Going through the scrapbooks really does bring up some amazing moments in history.  Hans carefully documented all the events of the arrival of the Hungarians to San Francisco in January of 1957 and the settling in the San Francisco Bay Area of George Piller, Dan Magay, George Domolky and Tom Orley from that group of world class athletes.  There are also numerous pages devoted to the passing of the great Helene Mayer, an Olympic teammate and friend of Hans’ since she was in her teens. There are a number of pages from an Italian magazine reflecting on the passing of Aldo Nadi in 1965, just a year prior to Hans’ death.  And throughout there are notices large and small about local tournaments, Pacific Coast Championships and Nationals. In almost every case where there is a program from a PCCs or Nationals, the names of the finalists and where they finished is filled out in Hans’ own hand. Another nice tidbit are the handbills from the annual tournaments, the Halberstadt Sabre and the Halberstadt Women’s Foil.  Each year to advertise the upcoming event, Hans would include the names of all the previous winners, giving me an excellent record of to whom all the specially engraved and decorated sabres and foils went. (The Archive has 5 of the sabres and one of the foils, and I have seen 5 other of the sabre prizes. They’re each a little different and all very cool. Check out the new “Relics” feature on the website!)  Greeting cards, telegrams, autographed restaurant menus, you name it, it’s all in there, year after year.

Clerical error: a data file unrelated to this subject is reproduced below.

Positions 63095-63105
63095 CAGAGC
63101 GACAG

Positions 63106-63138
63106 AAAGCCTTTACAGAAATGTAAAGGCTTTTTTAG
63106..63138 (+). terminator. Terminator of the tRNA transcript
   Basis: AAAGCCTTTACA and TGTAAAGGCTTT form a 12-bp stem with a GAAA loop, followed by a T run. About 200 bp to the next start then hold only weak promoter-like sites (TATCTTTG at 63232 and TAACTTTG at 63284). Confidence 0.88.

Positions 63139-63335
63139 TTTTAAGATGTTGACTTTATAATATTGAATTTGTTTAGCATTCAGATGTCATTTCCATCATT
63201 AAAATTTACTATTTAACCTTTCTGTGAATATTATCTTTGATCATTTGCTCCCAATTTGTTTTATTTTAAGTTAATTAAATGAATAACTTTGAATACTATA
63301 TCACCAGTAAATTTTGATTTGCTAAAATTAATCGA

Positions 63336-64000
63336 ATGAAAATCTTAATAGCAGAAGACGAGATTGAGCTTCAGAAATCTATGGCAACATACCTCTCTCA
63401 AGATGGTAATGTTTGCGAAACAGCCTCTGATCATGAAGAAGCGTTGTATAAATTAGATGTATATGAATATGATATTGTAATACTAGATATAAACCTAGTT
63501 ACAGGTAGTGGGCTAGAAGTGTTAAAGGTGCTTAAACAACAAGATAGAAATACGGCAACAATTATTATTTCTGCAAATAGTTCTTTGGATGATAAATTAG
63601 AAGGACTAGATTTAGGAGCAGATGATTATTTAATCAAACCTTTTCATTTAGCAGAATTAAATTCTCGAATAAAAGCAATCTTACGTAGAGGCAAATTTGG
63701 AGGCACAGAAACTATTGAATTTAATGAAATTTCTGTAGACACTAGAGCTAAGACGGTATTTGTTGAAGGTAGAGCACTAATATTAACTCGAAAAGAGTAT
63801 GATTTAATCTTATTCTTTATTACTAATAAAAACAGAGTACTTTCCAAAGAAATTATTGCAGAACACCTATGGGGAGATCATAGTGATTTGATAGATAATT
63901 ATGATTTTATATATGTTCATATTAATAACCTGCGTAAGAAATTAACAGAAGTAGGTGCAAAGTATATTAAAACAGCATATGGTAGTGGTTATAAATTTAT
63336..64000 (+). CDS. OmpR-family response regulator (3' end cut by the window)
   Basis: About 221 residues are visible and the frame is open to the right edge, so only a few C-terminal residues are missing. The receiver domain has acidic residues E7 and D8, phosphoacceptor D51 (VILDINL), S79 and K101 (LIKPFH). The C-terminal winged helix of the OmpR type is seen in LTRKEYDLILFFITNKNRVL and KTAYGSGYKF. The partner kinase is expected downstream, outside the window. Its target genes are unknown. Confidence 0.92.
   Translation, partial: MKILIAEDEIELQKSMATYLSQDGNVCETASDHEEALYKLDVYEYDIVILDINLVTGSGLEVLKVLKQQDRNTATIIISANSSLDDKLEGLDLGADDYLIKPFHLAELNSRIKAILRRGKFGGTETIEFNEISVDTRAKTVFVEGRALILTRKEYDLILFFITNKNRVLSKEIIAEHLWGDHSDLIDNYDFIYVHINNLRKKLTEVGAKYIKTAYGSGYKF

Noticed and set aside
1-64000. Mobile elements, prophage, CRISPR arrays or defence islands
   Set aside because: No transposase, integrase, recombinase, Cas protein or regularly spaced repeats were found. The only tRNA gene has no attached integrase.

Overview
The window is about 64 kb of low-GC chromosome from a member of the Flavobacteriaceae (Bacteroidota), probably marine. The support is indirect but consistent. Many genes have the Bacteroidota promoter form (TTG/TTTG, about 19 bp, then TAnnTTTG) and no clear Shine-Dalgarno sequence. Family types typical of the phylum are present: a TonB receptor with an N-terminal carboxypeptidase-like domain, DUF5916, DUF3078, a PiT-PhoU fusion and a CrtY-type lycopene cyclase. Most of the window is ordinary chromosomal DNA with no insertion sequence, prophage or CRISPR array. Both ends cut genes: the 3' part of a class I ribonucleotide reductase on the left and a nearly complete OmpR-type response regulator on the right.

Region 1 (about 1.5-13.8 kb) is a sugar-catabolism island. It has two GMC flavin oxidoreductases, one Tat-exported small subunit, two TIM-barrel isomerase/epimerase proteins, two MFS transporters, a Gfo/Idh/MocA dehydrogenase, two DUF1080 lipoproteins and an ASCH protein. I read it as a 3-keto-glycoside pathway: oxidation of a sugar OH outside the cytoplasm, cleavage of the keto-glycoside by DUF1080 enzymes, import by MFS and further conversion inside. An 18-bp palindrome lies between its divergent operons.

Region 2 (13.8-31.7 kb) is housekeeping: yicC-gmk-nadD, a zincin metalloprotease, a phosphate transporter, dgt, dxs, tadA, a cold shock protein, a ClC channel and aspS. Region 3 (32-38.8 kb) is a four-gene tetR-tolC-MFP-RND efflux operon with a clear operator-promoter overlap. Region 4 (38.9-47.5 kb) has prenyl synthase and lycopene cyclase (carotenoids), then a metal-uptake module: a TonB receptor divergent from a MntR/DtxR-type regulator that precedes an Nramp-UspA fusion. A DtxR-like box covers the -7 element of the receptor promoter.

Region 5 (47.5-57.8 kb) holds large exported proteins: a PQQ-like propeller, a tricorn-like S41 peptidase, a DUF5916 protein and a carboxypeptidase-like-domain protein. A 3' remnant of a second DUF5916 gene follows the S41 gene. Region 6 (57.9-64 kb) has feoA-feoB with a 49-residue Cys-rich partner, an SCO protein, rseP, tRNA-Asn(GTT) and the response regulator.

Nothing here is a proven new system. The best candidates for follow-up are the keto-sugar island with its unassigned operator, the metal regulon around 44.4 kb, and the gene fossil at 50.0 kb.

I’ve seen a couple of photos of masquerade parties taking place at the Halberstadt club back in the day.  For this one, you had to pay an admission fee of a broken blade.  “Endy” was the nickname for Eleanor Turney, a wonderful, generous woman and a fixture of NorCal fencing for decades.  She gifted me my first lamé.  By 1952, the date for this page, Mills College had lost their long-time fencing teacher, Helene Mayer.  She had married and moved to Germany.  I’m not certain who the woman is in the lower right who has taken Helene’s spot as instructor but that would be one tough act to follow.

That’s the story of the Halberstadt Scrapbooks.  The Halberstadt club has them in their care. I don’t know if they keep them out for public perusal or store them safely away.  But endless thanks to Kathy affording me the chance to scan them, so that I may share cool stories and images from the pages here to keep the information alive and moving forward.

Yikes.  Another fencing death, this time from 1952 in Devon, England.  Let’s not dwell on it.  Norman Casmir was the son of Hans Halberstadt Olympic teammate Irwin Casmir.

Here at the end, let me say that I will just have to do more of these posts.  I was going to try to provide some images that gave an overview of all four books in one go but that’s not going to work as there is just way too much interesting material in each book.  Hence, the images here are all from Book One.  I’ll dive into Book Two another time.